This should actually be called Screen to Page, since the television series came before the book. The show is a BBC production. One murder case is investigated over the course of eight episodes.
Ellie Miller has just returned from a three-week holiday with her family. She’s expecting to step into her new role as a Detective Inspector on her first day back at the Broadchurch police station. Instead, she’s introduced to DI Alec Hardy, who has been brought in while she was gone. Before Ellie can get into it with the big boss, she and Hardy are called out to investigate a report of a body on the beach.
The boy is Danny Latimer, the son of Ellie’s best friend and the best friend of Ellie’s son Tom. Danny’s been strangled. And it’s up to Hardy and Miller to figure out which one of the small town’s citizens could have done it.
The show kept me riveted week after week. Not just because David Tennant plays the lead, although it certainly didn’t hurt. And not just because I’m a sucker for British mysteries and police procedurals of all kinds.
This particular procedural concentrates on Hardy and Miller, but also follows members of the Latimer family, the vicar, local news agent, and several other members of the community. The book, from Erin Kelly, does the same.
Everyone involved in the production does a wonderful job of showing how supporting and suffocating a small town can be. What at first is a coming together soon turns into suspicion and finger-pointing. Slowly, secrets are revealed. Secrets that may or may not have anything to do with Danny’s murder.
The book also changes point of view to good effect. By doing so, the authors avoid a lot of exposition. We get to “see” what each person is doing. Up to a point. Secrets and motives are doled out—in both formats—with great misdirection.
But the best part of both the show and the book is the relationship between Hardy and Miller, especially as Hardy’s past, and his own secrets, are slowly revealed. There is a nice evolution in the relationship that feels real. Plus, for me at least, I liked that there was no hint of romantic or sexual tension between them. They’re partners who have been thrown together, but who might become friends one day.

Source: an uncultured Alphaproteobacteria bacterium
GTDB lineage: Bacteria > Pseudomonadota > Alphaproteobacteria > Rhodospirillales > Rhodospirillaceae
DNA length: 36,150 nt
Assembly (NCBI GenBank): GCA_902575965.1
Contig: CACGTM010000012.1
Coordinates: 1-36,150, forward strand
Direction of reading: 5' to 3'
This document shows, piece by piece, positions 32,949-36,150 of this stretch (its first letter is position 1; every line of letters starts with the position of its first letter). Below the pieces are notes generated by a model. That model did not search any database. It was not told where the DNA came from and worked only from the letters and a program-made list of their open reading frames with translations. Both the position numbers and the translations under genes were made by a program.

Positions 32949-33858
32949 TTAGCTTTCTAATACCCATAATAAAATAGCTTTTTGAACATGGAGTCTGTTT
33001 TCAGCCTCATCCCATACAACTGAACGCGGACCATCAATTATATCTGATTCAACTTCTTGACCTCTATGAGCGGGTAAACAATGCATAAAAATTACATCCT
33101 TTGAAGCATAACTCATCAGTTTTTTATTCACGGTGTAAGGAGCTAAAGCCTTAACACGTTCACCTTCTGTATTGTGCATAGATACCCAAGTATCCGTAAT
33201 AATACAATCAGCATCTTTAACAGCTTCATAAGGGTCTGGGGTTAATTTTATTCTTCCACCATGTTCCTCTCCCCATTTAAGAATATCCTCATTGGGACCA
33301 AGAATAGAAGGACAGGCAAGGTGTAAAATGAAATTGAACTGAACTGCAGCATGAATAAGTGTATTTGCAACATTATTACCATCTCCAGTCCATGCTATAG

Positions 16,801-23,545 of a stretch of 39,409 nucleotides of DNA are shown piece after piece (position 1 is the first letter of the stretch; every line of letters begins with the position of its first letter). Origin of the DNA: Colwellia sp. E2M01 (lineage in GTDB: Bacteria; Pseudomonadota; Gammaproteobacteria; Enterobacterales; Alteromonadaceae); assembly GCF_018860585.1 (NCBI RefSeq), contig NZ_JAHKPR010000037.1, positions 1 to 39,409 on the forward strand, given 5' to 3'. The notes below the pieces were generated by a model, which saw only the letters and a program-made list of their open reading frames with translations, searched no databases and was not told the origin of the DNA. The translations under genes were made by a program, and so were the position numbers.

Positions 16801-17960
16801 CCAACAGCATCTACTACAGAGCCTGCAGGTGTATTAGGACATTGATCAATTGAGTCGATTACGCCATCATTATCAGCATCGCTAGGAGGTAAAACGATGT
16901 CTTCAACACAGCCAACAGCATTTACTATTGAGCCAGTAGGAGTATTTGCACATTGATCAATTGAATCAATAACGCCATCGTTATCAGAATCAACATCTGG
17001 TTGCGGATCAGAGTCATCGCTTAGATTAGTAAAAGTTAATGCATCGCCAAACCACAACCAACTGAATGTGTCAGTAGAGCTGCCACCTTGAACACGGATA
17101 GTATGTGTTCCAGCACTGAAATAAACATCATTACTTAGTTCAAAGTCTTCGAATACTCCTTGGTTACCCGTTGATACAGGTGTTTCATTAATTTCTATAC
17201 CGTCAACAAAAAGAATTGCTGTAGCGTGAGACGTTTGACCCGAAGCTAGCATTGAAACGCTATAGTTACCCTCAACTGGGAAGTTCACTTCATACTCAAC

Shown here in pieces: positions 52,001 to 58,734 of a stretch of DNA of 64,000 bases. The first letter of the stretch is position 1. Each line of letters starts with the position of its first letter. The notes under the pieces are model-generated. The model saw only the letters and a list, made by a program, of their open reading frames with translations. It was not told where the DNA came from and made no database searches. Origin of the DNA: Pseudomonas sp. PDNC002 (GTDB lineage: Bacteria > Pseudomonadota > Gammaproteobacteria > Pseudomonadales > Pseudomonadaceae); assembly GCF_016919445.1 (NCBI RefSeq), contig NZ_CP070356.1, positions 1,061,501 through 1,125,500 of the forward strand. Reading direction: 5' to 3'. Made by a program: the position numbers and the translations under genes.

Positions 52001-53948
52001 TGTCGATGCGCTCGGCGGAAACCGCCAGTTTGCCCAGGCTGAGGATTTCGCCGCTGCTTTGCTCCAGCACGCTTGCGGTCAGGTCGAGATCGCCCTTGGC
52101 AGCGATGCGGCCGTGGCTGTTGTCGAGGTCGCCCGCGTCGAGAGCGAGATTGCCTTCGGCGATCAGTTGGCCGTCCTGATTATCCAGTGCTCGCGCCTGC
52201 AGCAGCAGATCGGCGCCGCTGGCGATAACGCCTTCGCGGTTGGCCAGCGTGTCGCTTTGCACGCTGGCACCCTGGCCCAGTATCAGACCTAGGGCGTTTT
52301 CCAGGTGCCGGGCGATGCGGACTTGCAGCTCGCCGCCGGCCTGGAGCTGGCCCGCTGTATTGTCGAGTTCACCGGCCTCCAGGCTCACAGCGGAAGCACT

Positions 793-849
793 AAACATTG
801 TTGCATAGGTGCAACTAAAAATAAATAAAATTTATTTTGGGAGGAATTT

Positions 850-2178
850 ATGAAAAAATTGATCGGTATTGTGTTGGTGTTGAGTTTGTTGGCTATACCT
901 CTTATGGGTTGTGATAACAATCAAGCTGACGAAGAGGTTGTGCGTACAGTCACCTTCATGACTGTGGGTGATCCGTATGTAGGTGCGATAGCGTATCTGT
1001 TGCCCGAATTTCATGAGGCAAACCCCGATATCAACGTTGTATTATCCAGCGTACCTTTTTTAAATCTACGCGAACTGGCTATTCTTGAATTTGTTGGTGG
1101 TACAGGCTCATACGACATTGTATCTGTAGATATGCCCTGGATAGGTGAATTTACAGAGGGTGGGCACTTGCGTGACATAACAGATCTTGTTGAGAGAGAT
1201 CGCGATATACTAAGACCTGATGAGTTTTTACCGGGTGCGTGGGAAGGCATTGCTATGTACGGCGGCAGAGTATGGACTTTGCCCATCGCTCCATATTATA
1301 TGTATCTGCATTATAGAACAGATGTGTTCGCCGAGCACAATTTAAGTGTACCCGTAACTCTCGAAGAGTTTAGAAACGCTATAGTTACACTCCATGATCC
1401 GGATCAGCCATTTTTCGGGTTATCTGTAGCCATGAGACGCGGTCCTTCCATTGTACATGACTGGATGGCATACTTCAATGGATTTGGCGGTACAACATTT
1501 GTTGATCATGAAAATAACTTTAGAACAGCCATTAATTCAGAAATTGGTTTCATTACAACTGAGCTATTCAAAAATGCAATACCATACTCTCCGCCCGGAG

The book gets to explore more of the personal lives of the inhabitants of Broadchurch. Details that give more explanation as to the reasons certain people behave in the ways they do. Reasons for keeping secrets, even when keeping them could hinder the investigation of a young boy’s murder. I liked the depth it gave to Liz, the editor of the local newspaper. Ollie also gets a fuller back story. He’s Liz’s reporter and Ellie’s nephew. Another nice touch in both the show and the book.
I have to call this one a tie. Even with David Tennant on the side of the screen version. As much as I love his Scot’s burr, I had to pause and rewind several times to figure out what he was saying. And I could still hear it while reading the book, but without rewinding.
Gracepoint, the Americanized version has already debuted on Fox. I’ll be watching it all, both out of curiosity to see if it stands up to the original and, say it with me, David Tennant. Yep, he’s reprising the roll here in the States. With a sort of American accent. Ever notice how British and Scottish actors tend to go nasal when playing Americans?
A second series, as they are called across the pond, of Broadchurch is under way for the BBC. Tennant and excellent costar, Olivia Colman, are returning as Ryan and Miller. Can’t wait to see if they remain in Broadchurch, which would be really interesting after the events of the first series, or if they both end up in another town.
One can only suppose that there will be another book as well. I’m pretty okay with all of it. If the parties involved can keep the quality going, I’ll go right along with them.
Debbie Meldrum reads just about everything she can get her hands on. She was the short fiction editor for Apollo's Lyre and the Editor in Chief of the Pikes Peak Writers NewsMag. She's currently putting the finishing touches on her first novel.